As we draw further on in a given society, there will be those who serve Christ and life, and those who serve the Enemy and death. Those attempting to be 'tolerant' or in the middle will need to pick a side. There is a strange connection here to the personal "last things," as we continually near our deaths. Let us hope that as many as possible will find themselves on the side of life and Love in the end, both in their personal end and the end of their respective societies, if they are around to see it.

If the Lord wills, I will be, in the end, worthy of the Resurrection.
O My Jesus, forgive us our sins, save us from the fires of hell, lead all souls to heaven, especially those in most need of thy mercy.

Wednesday, July 20, 2011

Christian Carnival: Wednesday, July 20

Welcome to the Christian Carnival for Wednesday, July 20th. Hope you all enjoy this.

Caveat: This is a Carnival open to Christians of Protestant, Eastern Orthodox and Roman Catholic persuasions. As such, it goes without saying that even as a host and as a Catholic I make no endorsement of any positions advocated in the linked posts; that's not to say I un-endorse them, so much as this is a Carnival of ideas, and there is certainly somewhere in these pages an idea with which I (or the Church to which I claim loyalty) will disagree. The Christian Carnival's Facebook page can be found at, well, here.

Scott Masters presents To Casey Anthony… We Are a People of Grace posted at The Jesse Lee Project, saying, "A Faithful perspective on the aftermath of the Casey Anthony Trial and acquittal"

Deano presents Discovering my test... Psalm 139 posted at My Jarrol Spot.

loswl presents The Eye is the Lamp of the Body – Part 2 posted at INSPIKS, saying, "I think a lot of Christians indulge in the sensual, thinking it is ok as long as they have not went far enough to commit the physical sexual sin."

Maryann Spikes presents Unintended Coincidences in the Bible by Tim McGrew posted at Ichthus77.

Createlive presents A Cross In The Sand posted at CREATElive.

Joe Plemon presents Book Review: Managing God’s Money by Randy Alcorn posted at Personal Finance By The Book, saying, "Randy Alcorn's newest book is, in my mind, a life changer. The review explains why."

Chris Price presents Ben Franklin, George Washington, and Christianity posted at American Church History.

Jason Price presents How Do You Define Generosity? [Christian Financial Alliance] posted at One Money Design, saying, "Christian finance articles help us learn the definition of generosity and explain it in their own terms."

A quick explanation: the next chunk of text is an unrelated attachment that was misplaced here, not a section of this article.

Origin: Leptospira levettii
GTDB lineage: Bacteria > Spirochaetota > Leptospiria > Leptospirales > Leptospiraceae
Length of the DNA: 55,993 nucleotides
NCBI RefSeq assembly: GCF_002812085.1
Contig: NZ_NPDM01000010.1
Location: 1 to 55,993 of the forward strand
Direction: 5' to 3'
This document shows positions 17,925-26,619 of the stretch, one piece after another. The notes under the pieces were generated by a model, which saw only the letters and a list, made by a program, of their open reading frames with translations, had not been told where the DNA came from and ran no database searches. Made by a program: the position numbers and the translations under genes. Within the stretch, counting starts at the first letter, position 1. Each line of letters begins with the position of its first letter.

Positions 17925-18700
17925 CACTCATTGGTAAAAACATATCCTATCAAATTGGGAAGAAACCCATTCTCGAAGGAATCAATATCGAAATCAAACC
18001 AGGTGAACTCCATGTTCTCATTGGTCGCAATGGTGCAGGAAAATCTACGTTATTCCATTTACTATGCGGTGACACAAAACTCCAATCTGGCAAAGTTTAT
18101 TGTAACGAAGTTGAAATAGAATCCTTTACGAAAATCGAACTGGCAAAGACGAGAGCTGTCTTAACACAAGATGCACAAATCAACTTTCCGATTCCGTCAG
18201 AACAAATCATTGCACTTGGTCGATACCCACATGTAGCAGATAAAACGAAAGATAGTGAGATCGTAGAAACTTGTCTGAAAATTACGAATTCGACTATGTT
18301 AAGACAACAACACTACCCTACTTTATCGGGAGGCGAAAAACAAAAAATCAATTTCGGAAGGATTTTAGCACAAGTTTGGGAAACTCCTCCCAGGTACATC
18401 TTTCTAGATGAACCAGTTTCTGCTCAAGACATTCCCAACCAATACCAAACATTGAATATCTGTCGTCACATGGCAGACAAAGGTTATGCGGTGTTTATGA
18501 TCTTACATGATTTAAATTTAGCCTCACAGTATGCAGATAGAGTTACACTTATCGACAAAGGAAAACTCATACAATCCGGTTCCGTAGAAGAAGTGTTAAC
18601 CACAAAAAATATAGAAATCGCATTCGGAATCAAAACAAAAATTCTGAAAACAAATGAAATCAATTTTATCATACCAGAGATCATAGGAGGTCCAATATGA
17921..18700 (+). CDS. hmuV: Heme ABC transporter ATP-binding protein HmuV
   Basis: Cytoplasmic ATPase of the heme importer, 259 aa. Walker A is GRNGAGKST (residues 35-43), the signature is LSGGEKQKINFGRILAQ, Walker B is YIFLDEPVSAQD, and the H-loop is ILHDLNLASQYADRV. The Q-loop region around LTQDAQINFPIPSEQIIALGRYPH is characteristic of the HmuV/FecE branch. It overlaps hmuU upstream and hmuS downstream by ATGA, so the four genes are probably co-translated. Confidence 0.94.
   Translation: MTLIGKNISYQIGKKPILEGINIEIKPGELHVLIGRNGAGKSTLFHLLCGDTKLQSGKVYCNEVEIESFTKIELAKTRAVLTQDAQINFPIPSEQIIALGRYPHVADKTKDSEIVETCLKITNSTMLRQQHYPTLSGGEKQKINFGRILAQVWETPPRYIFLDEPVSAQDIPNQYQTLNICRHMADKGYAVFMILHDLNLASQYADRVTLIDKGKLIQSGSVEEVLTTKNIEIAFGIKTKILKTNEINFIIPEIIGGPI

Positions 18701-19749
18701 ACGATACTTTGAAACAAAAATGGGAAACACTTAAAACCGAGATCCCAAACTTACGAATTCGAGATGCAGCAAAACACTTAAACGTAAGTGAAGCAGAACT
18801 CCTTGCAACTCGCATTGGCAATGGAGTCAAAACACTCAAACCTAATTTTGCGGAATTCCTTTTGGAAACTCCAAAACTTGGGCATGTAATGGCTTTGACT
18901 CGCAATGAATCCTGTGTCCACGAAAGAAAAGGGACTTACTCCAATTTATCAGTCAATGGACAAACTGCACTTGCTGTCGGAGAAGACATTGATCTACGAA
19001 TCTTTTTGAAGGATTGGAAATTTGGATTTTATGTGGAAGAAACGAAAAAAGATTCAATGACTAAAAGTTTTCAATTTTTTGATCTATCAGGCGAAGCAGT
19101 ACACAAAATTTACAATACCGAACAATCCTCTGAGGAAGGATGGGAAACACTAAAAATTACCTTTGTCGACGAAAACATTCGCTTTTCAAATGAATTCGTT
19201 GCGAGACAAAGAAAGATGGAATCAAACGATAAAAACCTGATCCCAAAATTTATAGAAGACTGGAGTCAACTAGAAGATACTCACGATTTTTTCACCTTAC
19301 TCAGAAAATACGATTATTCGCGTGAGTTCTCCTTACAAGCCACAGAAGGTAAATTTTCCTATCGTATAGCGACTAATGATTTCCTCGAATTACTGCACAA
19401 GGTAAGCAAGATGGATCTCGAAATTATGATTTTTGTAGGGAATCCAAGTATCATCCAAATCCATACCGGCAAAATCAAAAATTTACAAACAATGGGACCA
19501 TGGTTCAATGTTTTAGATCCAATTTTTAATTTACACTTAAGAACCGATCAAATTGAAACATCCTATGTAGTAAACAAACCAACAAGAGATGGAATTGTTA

Maryann Spikes presents Good without God? posted at Ichthus77.

Violet N. presents Treasure Book posted at Other Food: daily devos, saying, "Imagining life without the Bible makes one appreciate it more."

michelle presents oh that I will open the door? posted at going into all the earth....

Caffeine Coquette presents How Running Makes Me A Better Mother posted at The Caffeine Coquette, saying, "The strength I develop through running has benefits that go beyond physical. For me, running is like meditation, a way to connect to nature, grow closer to God, find inspiration and stimulate creativity."

Russ White presents The Modern Obsession with Confirmation posted at Thinking in Christ.

Ridge Burns presents The Power of Thank You posted at Ridge’s Blog.

Josh presents Bible Verses About Patience: 20 Scripture Quotes posted at What Christians Want To Know, saying, "Check out these 20 great Bible verses about patience."

Lastly, I (cheating a little, my post wouldn't have made it in under normal submission rules) am submitting from KBT, my entry, America the Beautiful - Appropriate for Church? in which the question on the tin is pondered and I humbly request your thoughts from within your particular "how we do Church" tradition.

America the Beautiful - Appropriate for Church?

I'm still up in the air about the appropriateness of lots of different songs at Mass.

But a few Sundays ago we had..."America the Beautiful" as our...closing song?

Granted I think the Mass was technically ended at that point. Granted that there are a lot of songs that do get sung that are questionable and sometimes heretical. But still. It's patently an anthem to the country, not to God. Now I do think a similar criticism (an anthem to the congregants, not to God) could be raised for some of the songs we sometimes sing. But at least the nominal point of those songs is, nonetheless, to draw the people into the worship of God. I hope.

Singing a patriotic song, on the other hand, had no legitimate place at that Sunday Mass. Yes, the chorus mentions God. But you're singing to America, which, of those songs was not like the others. And yes, technically, it wasn't Mass at that point, but given that to be "proper" I have to stay and am being encouraged to stay after that song to pray, I'm basically trapped with a non-worship song. Now I'm still up in the air about it, not because I'm an American, but because on further reflection the lyrics strongly imply that God is not done with our nation yet and petitions Him to do greater things for it. But again, on the other hand, if a song sung essentially to our congregation (even if in the first person plural) is inappropriate in that context, I'm tempted to say the same of a song sung essentially to our country (in grammar as well as in spirit.)

Thoughts? I'm curious about peoples' thoughts coming both from more liturgical and musically 'conservative' traditions as well as otherwise.